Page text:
Uterine papillary serous and clear cell cancer
INTRODUCTION — The uterine papillary serous (UPSC) and clear cell types of endometrial cancer, which account for less than 15 percent of all endometrial cancers, are biologically more aggressive than usual endometrioid cancers.
DIFFERENCES COMPARED TO ENDOMETRIOID ENDOMETRIAL
CANCER — There are several unique features of these unusual
variants of uterine cancers as compared to the more common endometrioid
Clear cell cancers are characterized by tubulocystic, papillary, or solid patterns; psammoma bodies are present in up to 10 percent of cases, most often in the papillary variant. The cells may be clear because of the presence of glycogen. Myometrial invasion occurs in about 80 percent of cases. At least from the standpoint of gene expression, they appear more similar to clear cell cancers arising in other organs (eg, the kidney) than to other uterine cancers including those of the papillary serous variety. Nevertheless, they are treated similar to papillary serous cancers.
In one study, lymph node metastases were found in 36 percent of women with UPSC and no myometrial invasion, compared to 50 and 46 percent of those with inner one-half, and outer one-half invasion, respectively. The corresponding rates of intraperitoneal disease for these three groups were 43, 37, and 35 percent, respectively. Even having as little as 10 percent of the tumor composed of UPSC places the patient at the same risk for metastasis
Prognostic implications — As a result of all of these factors, UPSC and clear cell tumors are associated with a poorer outcome than endometrial adenocarcinomas, particularly among African-American women
At least some data suggest that outcomes for clear cell cancers that are confined to the uterus and without extension to the cervix are better than those for similarly staged patients with UPSC
Race and prognosis — As with other histologic types of uterine cancer, African-American women with UPSC have a consistently poorer outcome than do Caucasians, an effect that is incompletely explained by imbalances in social and clinicopathologic factors.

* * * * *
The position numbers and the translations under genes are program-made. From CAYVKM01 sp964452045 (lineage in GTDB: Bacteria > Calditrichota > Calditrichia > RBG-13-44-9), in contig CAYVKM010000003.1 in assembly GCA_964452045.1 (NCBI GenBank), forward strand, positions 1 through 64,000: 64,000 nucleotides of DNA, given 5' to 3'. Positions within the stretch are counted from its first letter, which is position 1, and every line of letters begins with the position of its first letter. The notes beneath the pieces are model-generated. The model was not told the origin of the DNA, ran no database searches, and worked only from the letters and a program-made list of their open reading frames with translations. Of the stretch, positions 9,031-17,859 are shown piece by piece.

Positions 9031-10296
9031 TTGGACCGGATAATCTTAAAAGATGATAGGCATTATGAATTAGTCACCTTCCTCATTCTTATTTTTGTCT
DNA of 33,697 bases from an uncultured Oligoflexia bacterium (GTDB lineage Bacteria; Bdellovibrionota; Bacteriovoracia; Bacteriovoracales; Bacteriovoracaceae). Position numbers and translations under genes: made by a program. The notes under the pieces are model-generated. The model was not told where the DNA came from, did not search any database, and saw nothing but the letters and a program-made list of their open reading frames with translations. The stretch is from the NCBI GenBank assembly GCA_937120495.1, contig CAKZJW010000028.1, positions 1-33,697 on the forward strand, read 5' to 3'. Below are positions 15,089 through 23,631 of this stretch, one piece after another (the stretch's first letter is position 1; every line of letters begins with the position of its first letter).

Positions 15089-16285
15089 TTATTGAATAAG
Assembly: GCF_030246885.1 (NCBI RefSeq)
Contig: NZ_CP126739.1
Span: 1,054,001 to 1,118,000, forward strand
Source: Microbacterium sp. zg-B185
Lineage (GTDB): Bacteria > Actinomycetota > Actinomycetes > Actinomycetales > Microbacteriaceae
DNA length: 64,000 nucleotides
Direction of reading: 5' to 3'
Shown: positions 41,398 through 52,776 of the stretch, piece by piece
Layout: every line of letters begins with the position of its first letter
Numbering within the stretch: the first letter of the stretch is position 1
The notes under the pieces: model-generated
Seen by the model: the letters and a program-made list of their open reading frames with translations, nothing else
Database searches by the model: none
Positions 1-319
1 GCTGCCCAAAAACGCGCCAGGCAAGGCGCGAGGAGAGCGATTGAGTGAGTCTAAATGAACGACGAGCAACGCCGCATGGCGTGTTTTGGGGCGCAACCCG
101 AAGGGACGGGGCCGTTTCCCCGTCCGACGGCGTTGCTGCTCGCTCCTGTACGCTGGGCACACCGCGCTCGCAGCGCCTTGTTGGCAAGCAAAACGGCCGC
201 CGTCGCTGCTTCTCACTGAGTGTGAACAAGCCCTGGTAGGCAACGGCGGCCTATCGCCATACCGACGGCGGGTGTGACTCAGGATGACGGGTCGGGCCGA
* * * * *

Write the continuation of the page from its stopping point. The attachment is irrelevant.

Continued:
While these results are preliminary, they raise the possibility of future therapeutic strategies that target HER-2/neu (eg, with the anti-HER-2/neu monoclonal antibody trastuzumab [Herceptin] that is currently used for treatment of breast cancer) in women who are predicted to have a poor outcome with standard therapies.
SURGICAL MANAGEMENT — Recurrence patterns (particularly for UPSC) are more similar to that of epithelial ovarian carcinoma (EOC) than they are to endometrial cancer As such, surgical therapy should parallel that of EOC, and serum CA-125 levels provide a good marker of disease activity
Meticulous staging is important to exclude the presence of extrauterine disease, which portends a poor prognosis and influences the postoperative management plan. Approximately 70 percent of patients with UPSC will be found to have macroscopic or clinically occult stage III or IV disease. Therefore, women with UPSC and clear cell cancers should undergo total abdominal hysterectomy and bilateral salpingo-oophorectomy (TAH-BSO), pelvic/paraaortic dissection (and not just sampling, omentectomy, assessment of the peritoneal cavity including pelvic and diaphragmatic cytology, and resection of gross metastases. If possible, these women should be referred to gynecologic oncologists for surgical management.
The strongest predictor of overall survival is the amount of residual disease following surgery. In two series totaling 83 patients, as an example, women with optimal cytoreduction (ie, residual disease 1 cm in maximal diameter) had longer median survival than those left with suboptimal residual disease (26 versus 10 months and 15 versus 8 months. In another report from the Gynecologic Oncology Group (GOG), there were no long-term survivors among those left with gross residual disease following surgery (see below)
Because of poor results with surgery alone, even for patients with stage I disease, both radiation therapy (RT) and chemotherapy have been added postoperatively in an attempt to improve outcomes. However, the benefit of these approaches as well as the optimal treatment for each stage of disease remain unclear. Randomized controlled trials are not available, and interpretation of the majority of retrospective series is compromised by the use of a variety of adjuvant strategies, and the heterogeneity of the treated population. Most reports include incompletely surgically staged women (with some notable exceptions whose disease stage ranges from I to IV. This renders the results virtually uninterpretable.